A father's memoir of his son's encounter with traumatic brain injury
Chapter 1: Saturday Night, December 29, 2001
Streaking down the New York State Thruway, we bantered nervously about not speeding too fast. It wouldn’t do to have an accident tonight. Twenty minutes earlier we had spoken by phone with a police lieutenant. Dayle and I comforted each other with the thought that our son, Bart, was uniquely qualified to survive a head injury. One of his family nicknames was “bowling ball.” His head was large, perfectly shaped, and remarkably sturdy. When barely a year old, he stumbled head-on into an older toddler at a local pizzeria. The other kid went down like a bowling pin, with Bart hardly seeming to notice. By age three he loved to challenge his uncle or another willing adult to headbutt with him, invariably winning. In soccer, basketball, and baseball, all of which he played in middle and high school, he was a dogged defender, never shy about taking a hit. Opposing players just careened off him. He seemed nearly indestructible.
* * *
Our first sight of Bart as an infant had been in a lounge at JFK airport’s International Arrivals Building. A frazzled escort handed him to Dayle, saying only, “Here. Here’s the strong one.” In the excitement we had no chance to ask her to expand on that cryptic remark. With eleven children arriving on the flight from Korea, the lounge was jam-packed with glowing new parents, relatives, and friends milling around in dazed, happy confusion. Arriving home that evening, we began to get a feel for what she meant. At barely five months, Bart could sit up, crawl, and even stand with someone to help keep his balance. Big for his age, he sported huge hands and feet, and an unusually large head supported by a thick neck. Apparently well fed, he looked like a miniature Buddha. We later learned that foster mothers in Korea, for whom fat is beautiful, compete over who can best “plump up” their little charges.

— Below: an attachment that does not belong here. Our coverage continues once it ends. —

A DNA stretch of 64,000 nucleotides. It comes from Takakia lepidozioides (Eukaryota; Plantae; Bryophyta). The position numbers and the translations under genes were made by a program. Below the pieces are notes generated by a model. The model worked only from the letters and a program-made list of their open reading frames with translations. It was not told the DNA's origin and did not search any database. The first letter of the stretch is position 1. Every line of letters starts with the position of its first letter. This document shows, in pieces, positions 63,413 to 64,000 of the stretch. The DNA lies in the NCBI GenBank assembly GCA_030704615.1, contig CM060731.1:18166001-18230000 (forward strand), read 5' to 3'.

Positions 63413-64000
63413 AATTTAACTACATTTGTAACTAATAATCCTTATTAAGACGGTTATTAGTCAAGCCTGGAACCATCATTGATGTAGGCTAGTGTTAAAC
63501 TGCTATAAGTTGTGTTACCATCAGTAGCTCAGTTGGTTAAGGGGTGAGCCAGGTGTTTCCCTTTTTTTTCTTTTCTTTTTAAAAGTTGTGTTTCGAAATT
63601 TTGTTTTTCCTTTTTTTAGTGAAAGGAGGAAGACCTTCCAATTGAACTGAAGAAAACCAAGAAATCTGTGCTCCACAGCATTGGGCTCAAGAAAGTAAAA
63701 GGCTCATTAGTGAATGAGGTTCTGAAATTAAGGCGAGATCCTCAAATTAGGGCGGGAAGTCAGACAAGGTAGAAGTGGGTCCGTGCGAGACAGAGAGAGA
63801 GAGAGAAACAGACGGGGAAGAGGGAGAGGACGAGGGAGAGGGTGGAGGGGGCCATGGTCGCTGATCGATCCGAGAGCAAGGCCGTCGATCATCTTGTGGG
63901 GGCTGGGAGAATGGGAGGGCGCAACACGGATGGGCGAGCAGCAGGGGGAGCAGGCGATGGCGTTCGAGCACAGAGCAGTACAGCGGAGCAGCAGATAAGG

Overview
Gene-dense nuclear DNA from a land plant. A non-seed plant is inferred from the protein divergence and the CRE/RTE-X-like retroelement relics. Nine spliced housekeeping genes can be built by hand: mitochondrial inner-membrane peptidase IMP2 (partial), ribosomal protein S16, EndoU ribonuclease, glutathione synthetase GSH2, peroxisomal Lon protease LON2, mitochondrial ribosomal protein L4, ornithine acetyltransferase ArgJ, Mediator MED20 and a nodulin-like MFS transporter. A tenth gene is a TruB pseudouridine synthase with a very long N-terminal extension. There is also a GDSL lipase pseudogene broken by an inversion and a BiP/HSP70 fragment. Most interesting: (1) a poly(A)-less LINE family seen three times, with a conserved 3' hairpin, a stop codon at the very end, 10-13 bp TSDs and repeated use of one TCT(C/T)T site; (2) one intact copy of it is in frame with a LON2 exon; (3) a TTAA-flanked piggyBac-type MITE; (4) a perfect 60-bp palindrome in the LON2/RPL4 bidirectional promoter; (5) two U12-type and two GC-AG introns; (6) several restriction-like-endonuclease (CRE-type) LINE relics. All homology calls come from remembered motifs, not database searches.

* * *
Earlier tonight, the police lieutenant told us that the car had wrapped around a tree on a narrow side road, a stone’s throw from Main Street. The village speed limit is 30 mph, and one could hardly go faster if one tried. Surely Bart’s solid constitution and rock-hard head would stand him in good stead. A letter from a dying uncle written later while Bart was in a coma boasted, “In a contest between a tree and your head, my money’s on your head any day.” Luckily the New Paltz Rescue Squad is one of the best in the region. Other towns around Ulster County send new recruits to train with them. The squad would take excellent care of our boy. We tried to take comfort from these and similar thoughts during the desperate ride to the hospital. Cell phone service is spotty in the mid-Hudson valley, but we managed to ascertain that Bart had been taken into surgery. That bit of news burst our fragile confidence. Brain surgery on a minor without even obtaining parental consent — it must be do-or-die. I began to exhibit an odd nervous reaction — rapidly shaking my head from side to side, much like a dog shaking water off its coat; as if trying to shake unbearable images from my mind’s eye. Oddly, it seemed to temporarily dislodge the awful visions.
The evening had begun pleasantly. With our eleven-year-old daughter, Cassidy, sweetly dozing in the back seat, Dayle and I returned home from a Christmas party around 11:30 p.m. in holiday spirits. Sixteen-year-old Bart had spent the previous night at a friend’s house and was scheduled to return home along with a couple of buddies to crash in his room. In rural upstate New York, endless rounds of sleepovers are a way of life for teens. Coming up the driveway, as we noticed every light in the house on, Dayle sighed with relief, “Good, they’re home.” But upon entering we found only the dog, and on the kitchen counter a hastily scrawled note, “Went to Gary’s.” With Bart out, I felt obliged to check the answering machine, which blinked, “1 Message.” It was from a lieutenant with the New Paltz police, asking us to call right away. Assuming what I thought was the worst, I worried that the boys had been arrested. The last couple of years Bart had led us on a very merry chase, in trouble at school and even a near run-in with the law. Lord knows what mischief the knuckleheads had gotten into. The dispatcher seemed reluctant to talk with me, saying I’d have to speak to the lieutenant, who apparently was unavailable. Finally, after a couple of agitating minutes on hold, another officer came on the line. Bart had been in an accident in the village and was on his way to Westchester Medical Center, some seventy-five miles south. Yes, he was alive. No, he couldn’t say how serious it was, but he had been medivaced. Why take him to Westchester when there were five hospitals within thirty minutes of home? And by helicopter no less?